Assuming, of course, that he did not slit his throat in the night; but despite his jest to Marcus about sleeping with a knife under his pillow, Aquila did not really believe his nephew to be in danger. Despite what many Romans believed, the tribesmen were not without honour. To his mind, the young Briton had carried himself in the manner of an honourable man. Such a man would consider that Marcus had caused his life to be spared in the arena, and thus grant him the same courtesy.
Noises floated up to the tower room; Stephanos had returned with the new slave. Aquila wondered what Marcus thought of his casual decision now that it had become a man in the flesh. He opened the window on the side facing the atrium, so as to hear more clearly.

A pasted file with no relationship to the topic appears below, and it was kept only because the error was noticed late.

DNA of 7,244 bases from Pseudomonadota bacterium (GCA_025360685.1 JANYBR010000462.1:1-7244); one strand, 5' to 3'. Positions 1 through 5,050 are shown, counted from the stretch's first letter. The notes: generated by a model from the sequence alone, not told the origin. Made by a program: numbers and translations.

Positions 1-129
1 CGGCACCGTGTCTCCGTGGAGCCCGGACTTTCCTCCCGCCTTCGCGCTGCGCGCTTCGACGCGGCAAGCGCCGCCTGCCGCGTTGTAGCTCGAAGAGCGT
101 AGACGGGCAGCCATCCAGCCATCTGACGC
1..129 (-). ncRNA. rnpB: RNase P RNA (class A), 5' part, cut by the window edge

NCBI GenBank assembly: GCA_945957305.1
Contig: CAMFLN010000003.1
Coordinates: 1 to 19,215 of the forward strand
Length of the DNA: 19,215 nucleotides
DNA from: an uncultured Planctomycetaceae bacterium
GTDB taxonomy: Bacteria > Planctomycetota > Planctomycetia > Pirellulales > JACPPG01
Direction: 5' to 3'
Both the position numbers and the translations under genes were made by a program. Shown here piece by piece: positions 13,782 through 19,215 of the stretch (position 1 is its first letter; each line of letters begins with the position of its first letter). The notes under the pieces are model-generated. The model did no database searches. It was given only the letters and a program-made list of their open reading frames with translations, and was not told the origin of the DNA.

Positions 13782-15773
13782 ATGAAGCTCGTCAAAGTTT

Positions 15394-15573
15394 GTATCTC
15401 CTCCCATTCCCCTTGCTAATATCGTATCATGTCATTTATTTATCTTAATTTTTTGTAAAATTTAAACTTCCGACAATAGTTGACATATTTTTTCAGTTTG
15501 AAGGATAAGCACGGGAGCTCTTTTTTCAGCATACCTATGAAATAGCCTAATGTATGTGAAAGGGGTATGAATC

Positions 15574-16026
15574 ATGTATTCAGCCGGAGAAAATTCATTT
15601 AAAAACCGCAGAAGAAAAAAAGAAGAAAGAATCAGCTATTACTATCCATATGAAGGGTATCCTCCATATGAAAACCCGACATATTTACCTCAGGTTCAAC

"And now?" It was his nephew's voice, calm and strong.
The reply was a moment in coming, in lightly accented Latin. "I am the Centurion's hound, to lie at the Centurion's feet."
So, thought Aquila, closing the window. Even the slave knows his purpose here. For some reason – perhaps it was the slave's words, or because he had been thinking of Julia – the words of her father, his old Camp Commandant, came to him. "He who lies down with dogs will rise with fleas," he murmured aloud. The Centurion Tubero had been speaking of their uneasy dealings with the Silures; it seemed oddly applicable now.
Though for all he named himself the Centurion's hound, the new slave was yet a wolf. What did one get, Aquila wondered, when one lay down with wolves?